From piazza Castello to the Po River
Piazza Castello*** is the heart of the city and the perfect location for a journey through the ages. It represents the historical, political and administrative centre of the old capital of the Kingdom of Savoy. Surrounded by porticoes, its center is dominated by the imposing medieval castle that retains two of its original typical corner towers. The building has been built on top of the Roman Western Gate and fortification walls, remnants of which are still visible at the ground level. The west side of the castle was later rebuilt into a magnificent baroque facade and building, serving as the seat of the first Italian Senate and named Palazzo Madama***. The palace houses the Museo Civico di Arte Antica*, a large collection of paintings, statues, church ornaments, porcelain, and decorative art, mostly from the late Middle Ages to the 18th Century. The hall of the palace and the two awesome staircases** ending up in the superior vestibule, extraordinary creation of the architect Filippo Juvarra. The other famous palace of the square is Palazzo Reale**, the official residence of the Savoy royal family until 1865. In 1946 the palace was claimed by the Italian Republic and turned into a "Museum of the Life and Works of the House of Savoy". Its rooms are decorated with rich tapestries and a collection of Chinese and Japanese vases. In 1997 it’s been placed on the UNESCO World Heritage Site list along with other residences of the House of Savoy. All public museums (the Royal Gardens, the Royal Library, the Royal Armoury, the new Savoy Gallery, the Archaeological Museum and Chiablese Palace) led by Palazzo Reale are connected in a network called Polo Reale***. Just face to Palazzo Madama is the church of San Lorenzo** (Guarino Guarini, 1666) with an astonishing baroque interior.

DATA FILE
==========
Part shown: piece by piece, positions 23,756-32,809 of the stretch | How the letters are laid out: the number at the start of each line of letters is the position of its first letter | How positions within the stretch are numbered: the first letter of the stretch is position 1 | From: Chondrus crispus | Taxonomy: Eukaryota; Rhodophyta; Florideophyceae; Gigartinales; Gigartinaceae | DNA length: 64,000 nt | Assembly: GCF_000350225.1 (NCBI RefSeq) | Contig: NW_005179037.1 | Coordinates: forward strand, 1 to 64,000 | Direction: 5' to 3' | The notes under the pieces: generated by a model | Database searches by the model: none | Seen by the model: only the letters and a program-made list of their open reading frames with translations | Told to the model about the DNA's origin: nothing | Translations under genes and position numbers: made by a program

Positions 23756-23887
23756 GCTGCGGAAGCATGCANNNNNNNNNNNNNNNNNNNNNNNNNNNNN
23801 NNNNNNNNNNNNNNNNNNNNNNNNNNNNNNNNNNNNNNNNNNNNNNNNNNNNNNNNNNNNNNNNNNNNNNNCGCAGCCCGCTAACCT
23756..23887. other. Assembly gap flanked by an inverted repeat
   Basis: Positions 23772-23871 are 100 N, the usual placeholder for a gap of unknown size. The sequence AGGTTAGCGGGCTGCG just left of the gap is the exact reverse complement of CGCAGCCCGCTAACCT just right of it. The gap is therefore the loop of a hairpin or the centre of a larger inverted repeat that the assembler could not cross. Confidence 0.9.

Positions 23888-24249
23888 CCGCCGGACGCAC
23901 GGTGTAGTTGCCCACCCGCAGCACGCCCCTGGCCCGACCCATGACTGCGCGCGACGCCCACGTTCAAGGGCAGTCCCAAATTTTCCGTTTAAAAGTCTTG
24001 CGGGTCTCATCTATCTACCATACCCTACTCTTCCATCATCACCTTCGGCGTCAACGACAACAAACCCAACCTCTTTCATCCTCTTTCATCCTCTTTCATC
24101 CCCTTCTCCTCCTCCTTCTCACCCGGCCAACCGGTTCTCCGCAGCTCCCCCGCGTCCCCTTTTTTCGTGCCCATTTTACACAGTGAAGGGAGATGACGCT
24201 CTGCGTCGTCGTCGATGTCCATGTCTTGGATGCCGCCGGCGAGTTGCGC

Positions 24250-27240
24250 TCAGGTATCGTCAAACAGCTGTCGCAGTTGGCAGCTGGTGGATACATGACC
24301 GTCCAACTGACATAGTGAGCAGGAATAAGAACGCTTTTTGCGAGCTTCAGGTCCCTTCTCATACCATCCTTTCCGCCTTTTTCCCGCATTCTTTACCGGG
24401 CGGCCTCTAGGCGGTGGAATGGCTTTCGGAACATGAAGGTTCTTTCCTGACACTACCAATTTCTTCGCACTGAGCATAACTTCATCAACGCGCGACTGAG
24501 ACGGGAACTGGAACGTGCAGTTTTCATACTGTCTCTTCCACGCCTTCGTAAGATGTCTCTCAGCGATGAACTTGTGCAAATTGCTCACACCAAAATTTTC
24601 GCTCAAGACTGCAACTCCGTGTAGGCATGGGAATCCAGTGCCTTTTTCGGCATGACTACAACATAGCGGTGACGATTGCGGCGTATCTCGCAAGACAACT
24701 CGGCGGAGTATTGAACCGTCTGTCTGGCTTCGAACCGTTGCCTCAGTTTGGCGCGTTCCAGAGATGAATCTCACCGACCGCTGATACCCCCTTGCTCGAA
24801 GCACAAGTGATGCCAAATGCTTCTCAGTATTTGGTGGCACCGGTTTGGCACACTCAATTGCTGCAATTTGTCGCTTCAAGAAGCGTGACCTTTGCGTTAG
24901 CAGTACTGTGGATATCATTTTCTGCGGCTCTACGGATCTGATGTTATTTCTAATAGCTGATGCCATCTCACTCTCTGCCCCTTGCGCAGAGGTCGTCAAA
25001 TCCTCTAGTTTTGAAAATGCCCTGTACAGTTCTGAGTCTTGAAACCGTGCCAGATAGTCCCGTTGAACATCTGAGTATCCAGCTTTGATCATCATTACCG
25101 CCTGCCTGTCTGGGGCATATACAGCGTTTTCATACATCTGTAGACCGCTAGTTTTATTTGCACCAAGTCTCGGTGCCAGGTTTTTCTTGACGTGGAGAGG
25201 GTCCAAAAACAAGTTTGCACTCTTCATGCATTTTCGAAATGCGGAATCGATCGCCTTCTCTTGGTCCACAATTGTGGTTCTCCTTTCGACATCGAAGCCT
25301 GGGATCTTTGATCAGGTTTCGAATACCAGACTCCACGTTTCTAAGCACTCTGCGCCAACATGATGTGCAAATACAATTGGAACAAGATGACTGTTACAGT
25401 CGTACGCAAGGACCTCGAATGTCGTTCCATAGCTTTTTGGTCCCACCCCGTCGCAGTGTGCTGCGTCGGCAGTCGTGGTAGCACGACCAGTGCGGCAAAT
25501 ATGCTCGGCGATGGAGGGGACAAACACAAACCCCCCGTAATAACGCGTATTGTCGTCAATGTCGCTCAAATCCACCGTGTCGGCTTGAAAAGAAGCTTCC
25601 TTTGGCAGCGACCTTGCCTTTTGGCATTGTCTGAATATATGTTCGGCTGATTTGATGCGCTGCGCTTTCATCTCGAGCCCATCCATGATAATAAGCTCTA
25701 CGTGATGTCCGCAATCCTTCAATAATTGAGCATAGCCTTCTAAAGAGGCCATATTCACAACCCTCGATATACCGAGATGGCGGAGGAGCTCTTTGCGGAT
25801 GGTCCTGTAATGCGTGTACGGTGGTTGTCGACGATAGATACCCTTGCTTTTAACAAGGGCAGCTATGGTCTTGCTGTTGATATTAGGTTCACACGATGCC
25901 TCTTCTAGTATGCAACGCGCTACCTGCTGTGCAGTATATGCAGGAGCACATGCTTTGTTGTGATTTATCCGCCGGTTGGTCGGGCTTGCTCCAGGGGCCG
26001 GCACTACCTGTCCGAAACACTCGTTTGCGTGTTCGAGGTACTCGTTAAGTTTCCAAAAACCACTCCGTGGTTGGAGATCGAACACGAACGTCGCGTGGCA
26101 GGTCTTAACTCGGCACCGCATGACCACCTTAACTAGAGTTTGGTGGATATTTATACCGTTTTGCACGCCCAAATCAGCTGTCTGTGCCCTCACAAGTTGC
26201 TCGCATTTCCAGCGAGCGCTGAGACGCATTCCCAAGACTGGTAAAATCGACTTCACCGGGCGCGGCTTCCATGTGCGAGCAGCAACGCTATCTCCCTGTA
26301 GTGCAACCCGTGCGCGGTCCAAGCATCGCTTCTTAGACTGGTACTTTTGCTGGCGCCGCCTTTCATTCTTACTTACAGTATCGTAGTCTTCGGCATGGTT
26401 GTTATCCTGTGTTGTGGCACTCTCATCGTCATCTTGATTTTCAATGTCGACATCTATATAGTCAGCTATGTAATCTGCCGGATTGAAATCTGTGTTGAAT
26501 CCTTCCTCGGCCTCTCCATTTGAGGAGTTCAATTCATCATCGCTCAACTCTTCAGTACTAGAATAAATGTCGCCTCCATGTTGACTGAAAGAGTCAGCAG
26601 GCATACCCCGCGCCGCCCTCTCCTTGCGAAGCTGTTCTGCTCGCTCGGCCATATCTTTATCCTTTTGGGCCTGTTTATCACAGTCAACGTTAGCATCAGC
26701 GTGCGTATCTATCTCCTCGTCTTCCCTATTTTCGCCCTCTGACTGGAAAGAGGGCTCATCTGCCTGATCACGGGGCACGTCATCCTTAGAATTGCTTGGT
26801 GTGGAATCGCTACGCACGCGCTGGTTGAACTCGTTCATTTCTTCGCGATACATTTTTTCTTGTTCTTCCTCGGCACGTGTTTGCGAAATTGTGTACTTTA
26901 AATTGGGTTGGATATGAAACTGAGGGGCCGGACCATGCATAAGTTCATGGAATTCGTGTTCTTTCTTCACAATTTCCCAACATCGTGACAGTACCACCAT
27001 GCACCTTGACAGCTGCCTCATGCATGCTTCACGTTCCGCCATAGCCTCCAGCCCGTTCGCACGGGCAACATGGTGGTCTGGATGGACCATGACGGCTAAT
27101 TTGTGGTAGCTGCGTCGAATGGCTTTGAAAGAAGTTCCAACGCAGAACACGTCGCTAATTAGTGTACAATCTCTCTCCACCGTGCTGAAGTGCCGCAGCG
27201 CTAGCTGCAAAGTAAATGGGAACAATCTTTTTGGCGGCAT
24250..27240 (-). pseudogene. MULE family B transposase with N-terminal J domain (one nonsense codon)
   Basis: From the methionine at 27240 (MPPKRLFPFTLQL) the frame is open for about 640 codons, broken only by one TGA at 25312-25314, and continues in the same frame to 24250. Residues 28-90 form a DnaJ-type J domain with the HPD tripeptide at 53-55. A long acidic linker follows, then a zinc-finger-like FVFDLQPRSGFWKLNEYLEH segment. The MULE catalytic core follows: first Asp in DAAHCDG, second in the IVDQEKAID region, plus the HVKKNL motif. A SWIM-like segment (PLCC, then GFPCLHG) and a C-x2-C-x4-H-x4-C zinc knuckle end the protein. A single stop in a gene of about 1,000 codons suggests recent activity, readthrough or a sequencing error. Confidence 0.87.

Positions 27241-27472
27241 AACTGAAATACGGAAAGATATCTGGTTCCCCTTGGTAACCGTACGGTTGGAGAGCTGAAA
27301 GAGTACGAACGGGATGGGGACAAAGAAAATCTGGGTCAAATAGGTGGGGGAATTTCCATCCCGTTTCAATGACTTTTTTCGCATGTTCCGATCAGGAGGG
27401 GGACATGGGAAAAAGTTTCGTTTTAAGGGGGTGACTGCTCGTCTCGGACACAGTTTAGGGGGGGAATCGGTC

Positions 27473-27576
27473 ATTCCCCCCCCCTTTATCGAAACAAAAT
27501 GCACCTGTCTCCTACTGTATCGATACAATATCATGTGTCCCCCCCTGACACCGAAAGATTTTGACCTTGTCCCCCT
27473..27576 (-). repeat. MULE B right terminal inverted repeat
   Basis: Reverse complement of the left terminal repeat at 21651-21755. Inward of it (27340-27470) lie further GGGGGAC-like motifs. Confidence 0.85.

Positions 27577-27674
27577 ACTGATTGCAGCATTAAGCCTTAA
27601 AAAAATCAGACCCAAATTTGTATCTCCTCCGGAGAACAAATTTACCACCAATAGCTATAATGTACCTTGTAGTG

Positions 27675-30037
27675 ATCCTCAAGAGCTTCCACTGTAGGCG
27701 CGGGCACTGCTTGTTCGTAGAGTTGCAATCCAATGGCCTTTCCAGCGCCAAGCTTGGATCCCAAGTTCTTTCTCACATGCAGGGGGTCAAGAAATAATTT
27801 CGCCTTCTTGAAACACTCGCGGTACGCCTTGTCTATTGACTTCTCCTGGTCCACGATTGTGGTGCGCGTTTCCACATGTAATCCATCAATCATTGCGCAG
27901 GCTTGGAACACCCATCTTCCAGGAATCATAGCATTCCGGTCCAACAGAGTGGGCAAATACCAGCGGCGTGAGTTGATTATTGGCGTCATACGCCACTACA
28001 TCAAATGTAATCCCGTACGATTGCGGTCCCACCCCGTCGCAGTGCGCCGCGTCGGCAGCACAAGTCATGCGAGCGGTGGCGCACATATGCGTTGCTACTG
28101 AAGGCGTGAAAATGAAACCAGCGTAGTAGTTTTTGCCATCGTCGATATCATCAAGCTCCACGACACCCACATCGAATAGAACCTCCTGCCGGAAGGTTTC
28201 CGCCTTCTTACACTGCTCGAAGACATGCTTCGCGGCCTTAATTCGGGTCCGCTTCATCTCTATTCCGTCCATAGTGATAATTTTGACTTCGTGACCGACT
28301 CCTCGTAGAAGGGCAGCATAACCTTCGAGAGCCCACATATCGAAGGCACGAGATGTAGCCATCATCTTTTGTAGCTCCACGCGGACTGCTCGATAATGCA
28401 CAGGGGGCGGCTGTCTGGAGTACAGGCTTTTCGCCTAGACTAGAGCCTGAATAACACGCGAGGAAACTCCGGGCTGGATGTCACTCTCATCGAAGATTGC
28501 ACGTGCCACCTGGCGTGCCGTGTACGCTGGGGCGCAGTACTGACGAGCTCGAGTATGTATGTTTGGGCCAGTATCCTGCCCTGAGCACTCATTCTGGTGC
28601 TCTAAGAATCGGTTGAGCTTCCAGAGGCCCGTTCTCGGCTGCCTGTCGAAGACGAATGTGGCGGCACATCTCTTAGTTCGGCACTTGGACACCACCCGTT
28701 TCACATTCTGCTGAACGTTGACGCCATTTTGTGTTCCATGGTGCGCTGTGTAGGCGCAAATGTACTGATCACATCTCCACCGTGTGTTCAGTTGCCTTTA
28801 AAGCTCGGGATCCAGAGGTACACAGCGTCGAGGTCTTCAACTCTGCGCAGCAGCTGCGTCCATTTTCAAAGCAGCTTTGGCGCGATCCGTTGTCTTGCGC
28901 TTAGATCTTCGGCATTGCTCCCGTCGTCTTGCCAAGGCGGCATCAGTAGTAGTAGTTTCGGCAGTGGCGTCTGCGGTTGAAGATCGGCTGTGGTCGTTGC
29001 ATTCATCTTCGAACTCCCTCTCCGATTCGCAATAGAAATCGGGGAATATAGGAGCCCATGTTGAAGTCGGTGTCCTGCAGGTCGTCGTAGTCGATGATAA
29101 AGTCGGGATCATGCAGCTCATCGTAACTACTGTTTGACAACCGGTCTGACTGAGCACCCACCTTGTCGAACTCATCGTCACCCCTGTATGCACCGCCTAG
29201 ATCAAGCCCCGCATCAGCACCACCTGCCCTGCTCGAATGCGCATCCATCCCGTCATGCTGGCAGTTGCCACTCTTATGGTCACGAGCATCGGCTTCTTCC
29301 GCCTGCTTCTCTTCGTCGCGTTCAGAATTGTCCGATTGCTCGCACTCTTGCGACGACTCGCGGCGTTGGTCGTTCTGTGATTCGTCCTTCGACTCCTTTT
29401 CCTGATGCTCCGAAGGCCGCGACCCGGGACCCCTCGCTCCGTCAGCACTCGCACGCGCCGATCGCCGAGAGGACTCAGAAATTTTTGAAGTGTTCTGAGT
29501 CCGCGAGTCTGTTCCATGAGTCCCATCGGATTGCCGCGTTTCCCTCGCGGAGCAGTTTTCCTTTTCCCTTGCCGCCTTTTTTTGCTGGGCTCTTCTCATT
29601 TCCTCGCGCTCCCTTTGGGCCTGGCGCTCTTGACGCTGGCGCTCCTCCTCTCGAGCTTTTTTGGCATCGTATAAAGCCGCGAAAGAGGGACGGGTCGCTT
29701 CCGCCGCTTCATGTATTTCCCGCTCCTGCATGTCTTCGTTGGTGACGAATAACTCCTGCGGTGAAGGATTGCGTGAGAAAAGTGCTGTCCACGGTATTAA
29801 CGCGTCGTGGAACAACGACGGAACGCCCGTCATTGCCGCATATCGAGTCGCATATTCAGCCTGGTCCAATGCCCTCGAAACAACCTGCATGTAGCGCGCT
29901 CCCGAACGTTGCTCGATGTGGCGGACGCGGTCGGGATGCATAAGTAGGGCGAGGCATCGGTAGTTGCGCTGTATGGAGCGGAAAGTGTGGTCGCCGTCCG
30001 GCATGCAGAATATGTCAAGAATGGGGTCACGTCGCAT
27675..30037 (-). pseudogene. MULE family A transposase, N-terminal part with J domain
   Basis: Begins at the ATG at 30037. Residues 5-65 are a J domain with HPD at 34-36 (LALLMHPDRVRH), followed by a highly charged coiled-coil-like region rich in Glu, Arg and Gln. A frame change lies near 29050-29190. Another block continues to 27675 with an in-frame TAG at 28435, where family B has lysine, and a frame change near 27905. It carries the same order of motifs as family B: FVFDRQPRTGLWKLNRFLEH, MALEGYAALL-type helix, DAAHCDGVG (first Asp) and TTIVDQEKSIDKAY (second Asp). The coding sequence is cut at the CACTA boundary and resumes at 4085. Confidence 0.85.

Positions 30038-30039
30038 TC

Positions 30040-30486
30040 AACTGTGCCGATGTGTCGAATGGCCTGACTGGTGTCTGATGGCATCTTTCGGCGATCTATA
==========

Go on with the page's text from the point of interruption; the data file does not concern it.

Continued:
Via Po** leads off from piazza Castello to the Po River and offers a perfect opportunity to enjoy a stroll down the wide porticoed street characterized by antique shops, bookstores and some of the most historic premises such as Caffè Fiorio and Pasticceria Ghigo. Buildings of particular interest include Palazzo dell’Università erected in 1720 (via Po 12) and the elegant building of 1624 housing the Museo di Arti Decorative* – Fondazione Accorsi (via Po 55), home to the collection of Italian and foreign furniture and furnishings of the late antique dealer and art connoisseur Pietro Accorsi. Via Po ends in Piazza Vittorio Veneto**, a spacious square, originally used for military training and parades, surrounded on three sides by porticoed buildings and by the Po river on the fourth side. The bridge built during the Napoleonic period crosses to the church of Gran Madre di Dio. The square is also popular for the cafés and wine bars open all hours of the day.
Not far from Via Po stands the symbol of Torino, namely the Mole Antonelliana**, so named after the architect who built it, Alessandro Antonelli. Construction began in 1863 as a Jewish synagogue. Nowadays it houses the National Museum of Cinema** and it is the tallest museum in the world (167 metres), with sections dedicated to the historical origins of film making, the history of photography, and collection of posters, advertising material and props. Take the fast panoramic lift inside the Mole to enjoy a dazzling bird’s eye view of the city and the Alps from 85 meters up.